A general manager oversees the smooth running of any organization by offering leadership and guidance. This is not an easy task, so the company may hire a deputy manager to help him with this enormous workload. A deputy manager, also referred to as an assistant manager, works closely with the manager and helps him to develop, coordinate and plan projects and programs. The duties of deputy managers vary depending on where they work. For instance, a deputy manager in a bank performs different tasks from a deputy manager in the pharmaceutical industry. However, assistant managers working across all industries will perform certain similar core duties.
An assistant manager might help the company to achieve its vision and goals by arranging employee training workshops. This duty helps to improve the competence of the workforce, which increases the profitability of the organization. Assistant managers work closely with the Human Resources Department to interview and hire new employees. It is the duty of an assistant manager to formulate recognition programs that reward excellent performances. This improves employee retention and motivation, which goes a long way to help the company to achieve its goals and objectives.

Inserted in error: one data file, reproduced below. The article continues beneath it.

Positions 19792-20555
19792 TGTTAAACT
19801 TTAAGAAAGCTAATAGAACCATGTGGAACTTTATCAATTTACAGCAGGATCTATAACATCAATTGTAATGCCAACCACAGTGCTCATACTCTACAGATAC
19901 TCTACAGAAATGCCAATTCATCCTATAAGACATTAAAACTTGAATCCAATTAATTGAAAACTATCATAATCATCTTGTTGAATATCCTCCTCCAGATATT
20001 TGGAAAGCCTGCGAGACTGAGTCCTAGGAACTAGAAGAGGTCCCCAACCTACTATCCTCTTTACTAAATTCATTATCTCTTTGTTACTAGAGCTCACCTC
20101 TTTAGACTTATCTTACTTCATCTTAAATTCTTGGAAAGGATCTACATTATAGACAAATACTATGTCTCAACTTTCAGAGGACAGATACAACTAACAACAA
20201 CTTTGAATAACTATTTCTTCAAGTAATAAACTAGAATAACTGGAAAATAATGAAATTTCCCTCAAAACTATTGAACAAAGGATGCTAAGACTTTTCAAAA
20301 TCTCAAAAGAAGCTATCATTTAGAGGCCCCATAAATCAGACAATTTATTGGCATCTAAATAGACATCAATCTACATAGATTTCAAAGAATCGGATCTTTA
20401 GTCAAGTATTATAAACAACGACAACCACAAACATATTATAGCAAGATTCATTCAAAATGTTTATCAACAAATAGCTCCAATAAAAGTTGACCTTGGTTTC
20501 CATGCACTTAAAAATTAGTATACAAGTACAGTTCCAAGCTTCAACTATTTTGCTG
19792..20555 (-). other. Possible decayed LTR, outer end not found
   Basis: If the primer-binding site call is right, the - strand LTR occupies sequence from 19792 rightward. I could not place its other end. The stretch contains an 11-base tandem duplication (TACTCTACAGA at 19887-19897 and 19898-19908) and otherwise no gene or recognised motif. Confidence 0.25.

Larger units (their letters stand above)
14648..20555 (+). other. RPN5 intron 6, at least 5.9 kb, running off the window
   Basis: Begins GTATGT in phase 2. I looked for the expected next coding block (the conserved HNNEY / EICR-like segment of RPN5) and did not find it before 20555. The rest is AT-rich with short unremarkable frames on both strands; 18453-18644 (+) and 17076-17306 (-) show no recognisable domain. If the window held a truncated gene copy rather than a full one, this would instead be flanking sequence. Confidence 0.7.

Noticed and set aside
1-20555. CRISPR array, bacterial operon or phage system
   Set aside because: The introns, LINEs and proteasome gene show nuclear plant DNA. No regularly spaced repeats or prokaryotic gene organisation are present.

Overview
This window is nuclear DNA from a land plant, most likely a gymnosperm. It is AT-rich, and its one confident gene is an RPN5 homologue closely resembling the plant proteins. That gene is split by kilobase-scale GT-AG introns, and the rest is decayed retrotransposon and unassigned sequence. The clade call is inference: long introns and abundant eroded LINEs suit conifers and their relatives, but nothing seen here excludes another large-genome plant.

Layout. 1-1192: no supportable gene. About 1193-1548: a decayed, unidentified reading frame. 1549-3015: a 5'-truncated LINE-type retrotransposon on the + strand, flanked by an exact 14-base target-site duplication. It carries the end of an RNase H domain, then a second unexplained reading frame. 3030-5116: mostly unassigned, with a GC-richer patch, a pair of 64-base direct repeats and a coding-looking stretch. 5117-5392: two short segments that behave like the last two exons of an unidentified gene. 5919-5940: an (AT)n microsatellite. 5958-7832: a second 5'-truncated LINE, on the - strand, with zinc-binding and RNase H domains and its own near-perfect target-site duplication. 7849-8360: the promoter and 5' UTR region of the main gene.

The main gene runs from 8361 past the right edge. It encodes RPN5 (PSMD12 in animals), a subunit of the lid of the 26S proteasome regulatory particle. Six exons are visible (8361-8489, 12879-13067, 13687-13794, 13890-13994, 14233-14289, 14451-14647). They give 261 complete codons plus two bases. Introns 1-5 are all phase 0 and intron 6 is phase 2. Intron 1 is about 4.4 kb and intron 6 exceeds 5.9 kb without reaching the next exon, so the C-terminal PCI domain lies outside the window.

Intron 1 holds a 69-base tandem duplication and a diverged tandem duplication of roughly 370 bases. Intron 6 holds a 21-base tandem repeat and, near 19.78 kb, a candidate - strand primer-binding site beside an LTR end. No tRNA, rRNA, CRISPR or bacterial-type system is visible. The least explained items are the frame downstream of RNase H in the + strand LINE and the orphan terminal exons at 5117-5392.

Managing the Organization
If the general manager is absent, the deputy manager takes over his daily duties. Some of these management duties include supervising employees, attending meetings, motivating employees to improve productivity, formulating strategic plans, communicating with external stakeholders, managing the company finances and ensuring that all of the systems in the company are running smoothly.
Assisting the Manager
One of the primary roles of a deputy manager is to assist the general manager in preparing a budget and allocating funds to all departments. An assistant manager also works closely with departmental supervisors to plan and execute projects, and to monitor systems and technology. He also implements business strategies and procedures, manages the organization's resources and draws up staff schedules.
A deputy manager receives reports from all departmental heads and hands them over to the general manager. He uses this information to prepare the company’s quarterly, biannual and annual reports, which he hands over to the GM and the members of the board. These reports, presented during annual general meetings with shareholders, show the progress an organization has made toward achieving its goals and mission.
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